A walk through the tenderloin brings on the flavor. A collection of throwbacks to a time before the tech boom. Worn-down coin laundries, one-store corner markets right in the middle of downtown. Gaggles of vagrants selling drugs and napping on the sidewalks. I wonder how it could have stayed this way. Almost all the worn memorabilia in Seattle has been torn down and replaced by shiny multi-function high rises with eco-friendly themes. If your business can’t support the skyrocketing rents, then you’re out with the rabble. But here things feel frozen, for better or worse. And I enjoy the ambiance regardless of how it’s hung around.
I recall on my second visit to San Francisco, a conference for work, staying in the Tenderloin, in three days I saw two different people taking a free-standing shit on Market street sidewalks. In broad daylight. You don’t see that much in Seattle.
Sweet nerdy goodness
The real reason I’m here is Katy bought tickets to a live blog that she’s into. A sold out geek fest that people dress up for. And I’m excited to participate. The McElroy brothers grew up in my hometown, basic gamer geeks with a good sense of humor, that have become strangely famous through their podcast My Brother, My Brother, and Me, and more recently The Adventure Zone, where they play D&D with their dad Klint McElroy (also a well known radio personality from my childhood). Sound fun? Well get on board, there’s too much fun in the world to be judgey. These guys are hilarious.
The House of Prime Rib
Do a search of the places you should try, must try, need to experience before you die, in San Francisco, and one particular anachronism from a by-gone era will surely appear. Like the stubborn soul of the city itself, this once pinnacle of dining indulgence soldiers on into this, and the next, uncertain generation of fads and identity crises. Surely if anything is American, if anything holds true, this menu would be one.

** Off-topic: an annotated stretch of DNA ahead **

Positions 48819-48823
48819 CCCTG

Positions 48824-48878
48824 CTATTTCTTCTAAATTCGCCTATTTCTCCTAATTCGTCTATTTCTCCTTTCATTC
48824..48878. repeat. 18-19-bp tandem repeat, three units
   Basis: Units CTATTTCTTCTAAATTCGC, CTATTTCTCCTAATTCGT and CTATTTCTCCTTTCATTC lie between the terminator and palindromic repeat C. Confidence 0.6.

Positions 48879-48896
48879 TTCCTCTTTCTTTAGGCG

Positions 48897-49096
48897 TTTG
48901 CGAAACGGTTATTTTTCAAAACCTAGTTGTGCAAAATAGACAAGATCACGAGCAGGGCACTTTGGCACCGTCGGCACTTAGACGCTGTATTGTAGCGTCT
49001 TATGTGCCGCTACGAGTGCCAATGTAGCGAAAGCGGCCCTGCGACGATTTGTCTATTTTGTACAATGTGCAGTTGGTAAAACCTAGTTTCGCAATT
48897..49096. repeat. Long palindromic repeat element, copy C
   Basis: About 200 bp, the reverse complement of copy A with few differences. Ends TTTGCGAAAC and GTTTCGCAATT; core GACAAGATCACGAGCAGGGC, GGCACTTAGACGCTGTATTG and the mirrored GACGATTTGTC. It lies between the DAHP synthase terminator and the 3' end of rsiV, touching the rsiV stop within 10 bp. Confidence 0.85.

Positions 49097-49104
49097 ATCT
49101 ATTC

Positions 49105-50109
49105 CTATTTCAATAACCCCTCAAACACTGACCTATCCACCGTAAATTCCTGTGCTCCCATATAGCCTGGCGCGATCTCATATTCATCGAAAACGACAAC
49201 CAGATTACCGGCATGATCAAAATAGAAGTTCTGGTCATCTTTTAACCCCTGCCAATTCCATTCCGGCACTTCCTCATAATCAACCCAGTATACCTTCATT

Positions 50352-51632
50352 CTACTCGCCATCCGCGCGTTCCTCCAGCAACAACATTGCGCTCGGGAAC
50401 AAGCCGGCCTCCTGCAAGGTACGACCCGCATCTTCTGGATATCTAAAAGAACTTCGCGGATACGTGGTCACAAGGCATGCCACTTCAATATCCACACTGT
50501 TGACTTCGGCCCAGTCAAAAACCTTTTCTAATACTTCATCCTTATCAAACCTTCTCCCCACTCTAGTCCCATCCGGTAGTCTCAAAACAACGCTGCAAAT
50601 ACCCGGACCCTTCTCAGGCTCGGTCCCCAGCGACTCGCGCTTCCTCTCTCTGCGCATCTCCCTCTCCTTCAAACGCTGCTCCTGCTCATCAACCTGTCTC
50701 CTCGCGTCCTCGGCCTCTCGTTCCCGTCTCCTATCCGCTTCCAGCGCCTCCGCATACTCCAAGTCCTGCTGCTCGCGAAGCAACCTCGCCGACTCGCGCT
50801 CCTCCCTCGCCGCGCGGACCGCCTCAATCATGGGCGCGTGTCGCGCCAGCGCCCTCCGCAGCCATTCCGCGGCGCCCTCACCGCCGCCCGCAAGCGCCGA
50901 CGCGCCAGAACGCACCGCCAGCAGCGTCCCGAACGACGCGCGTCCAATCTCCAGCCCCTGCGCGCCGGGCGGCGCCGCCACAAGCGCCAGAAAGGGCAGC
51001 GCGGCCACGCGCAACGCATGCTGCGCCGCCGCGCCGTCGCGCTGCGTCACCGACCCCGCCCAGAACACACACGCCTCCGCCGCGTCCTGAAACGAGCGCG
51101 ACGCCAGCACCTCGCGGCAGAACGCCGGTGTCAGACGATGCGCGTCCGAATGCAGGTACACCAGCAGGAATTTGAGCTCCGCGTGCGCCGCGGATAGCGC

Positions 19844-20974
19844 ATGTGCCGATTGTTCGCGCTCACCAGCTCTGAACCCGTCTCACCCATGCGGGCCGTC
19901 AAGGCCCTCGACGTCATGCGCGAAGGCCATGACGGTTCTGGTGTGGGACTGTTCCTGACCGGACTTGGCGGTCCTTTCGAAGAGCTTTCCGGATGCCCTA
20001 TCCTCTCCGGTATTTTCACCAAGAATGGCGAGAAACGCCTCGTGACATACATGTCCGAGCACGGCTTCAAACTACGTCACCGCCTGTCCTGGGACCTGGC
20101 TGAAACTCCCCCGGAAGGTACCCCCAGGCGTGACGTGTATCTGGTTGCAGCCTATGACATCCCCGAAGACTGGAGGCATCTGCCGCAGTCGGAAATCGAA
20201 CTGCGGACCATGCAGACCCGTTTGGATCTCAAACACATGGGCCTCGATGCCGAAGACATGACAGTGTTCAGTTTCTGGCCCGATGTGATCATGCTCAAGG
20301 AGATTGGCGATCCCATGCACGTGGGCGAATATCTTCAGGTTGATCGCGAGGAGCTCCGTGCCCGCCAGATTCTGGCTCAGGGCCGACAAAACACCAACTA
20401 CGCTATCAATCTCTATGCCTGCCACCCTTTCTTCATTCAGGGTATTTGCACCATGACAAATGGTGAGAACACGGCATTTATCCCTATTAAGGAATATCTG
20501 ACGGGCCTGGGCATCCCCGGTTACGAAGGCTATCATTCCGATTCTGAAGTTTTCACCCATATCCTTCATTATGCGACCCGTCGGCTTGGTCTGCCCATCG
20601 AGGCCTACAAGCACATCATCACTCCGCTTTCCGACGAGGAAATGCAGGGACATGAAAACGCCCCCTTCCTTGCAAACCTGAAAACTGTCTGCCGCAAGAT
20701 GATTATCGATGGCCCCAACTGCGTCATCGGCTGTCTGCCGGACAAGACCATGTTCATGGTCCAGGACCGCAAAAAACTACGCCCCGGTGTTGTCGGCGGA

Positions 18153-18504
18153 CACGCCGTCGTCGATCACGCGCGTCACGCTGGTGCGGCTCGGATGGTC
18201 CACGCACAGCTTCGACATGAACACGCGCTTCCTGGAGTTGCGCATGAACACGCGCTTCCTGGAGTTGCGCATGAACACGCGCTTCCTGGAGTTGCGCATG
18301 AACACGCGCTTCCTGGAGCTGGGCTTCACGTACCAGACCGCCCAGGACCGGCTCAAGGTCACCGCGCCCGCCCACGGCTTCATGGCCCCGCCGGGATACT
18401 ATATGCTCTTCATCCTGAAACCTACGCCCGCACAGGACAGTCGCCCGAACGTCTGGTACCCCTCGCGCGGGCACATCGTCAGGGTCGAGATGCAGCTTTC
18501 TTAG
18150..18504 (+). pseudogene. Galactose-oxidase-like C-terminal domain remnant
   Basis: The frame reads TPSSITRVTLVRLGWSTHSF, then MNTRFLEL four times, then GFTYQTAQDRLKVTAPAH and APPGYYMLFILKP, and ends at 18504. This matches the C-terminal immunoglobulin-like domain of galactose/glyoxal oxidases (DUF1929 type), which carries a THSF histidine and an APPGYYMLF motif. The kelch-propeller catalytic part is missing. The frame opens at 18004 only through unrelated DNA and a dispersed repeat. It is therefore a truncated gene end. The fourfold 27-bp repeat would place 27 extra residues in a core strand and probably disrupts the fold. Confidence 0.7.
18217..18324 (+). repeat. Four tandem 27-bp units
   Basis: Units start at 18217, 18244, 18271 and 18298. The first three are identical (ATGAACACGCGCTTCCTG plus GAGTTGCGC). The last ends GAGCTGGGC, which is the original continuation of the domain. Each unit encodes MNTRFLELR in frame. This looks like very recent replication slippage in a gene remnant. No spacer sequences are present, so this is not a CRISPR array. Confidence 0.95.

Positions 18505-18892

The first time I came to San Francisco I was circling the country living in a car and navigating with a paper atlas. I’d go to a town, pick what seemed like the center, and hoof it around for a bit. Those were pre-internet days. At least the kind of internet I had access to. It was hit or miss. So for San Fran, we parked near Chinatown and walked around a bit. I didn’t even grab noodles, I didn’t understand what I was missing. Then a quick drive down the curvy road and we were off to Death Valley. Another missed opportunity.
This time the fam wasn’t much interested in walking around so I scored some free time and got a little photo tour in. The real Chinatown lives the 2-3 blocks off the main tourist drag. Down alleys and inside markets. The day to day of the neighborhood. Still a bit rough and graffitied. Places you maybe shouldn’t be wandering around alone. I need a couple of weeks here to really understand a place, but I’ll take what I can get, a little glimpse at a time.
Obligatory tourist stuff
On our last day we hop a cable car to Fisherman’s Wharf. Even the touristy bits are fun honestly. Hanging off the side of a rickety piece of metal swooshing inches by oncoming buses and standing crotch to face with strangers. What’s not to love. We peruse the nautical park and Ghirardelli Square. Grab a lobster roll. Stare at the bridge. Point at Alcatraz. Try to grab a returning cable car. Pro tip. You can usually catch a car a few blocks up the street at the market station to avoid the lines. But at the wharf they load the bastards full-up so you might want to just suck it up and queue.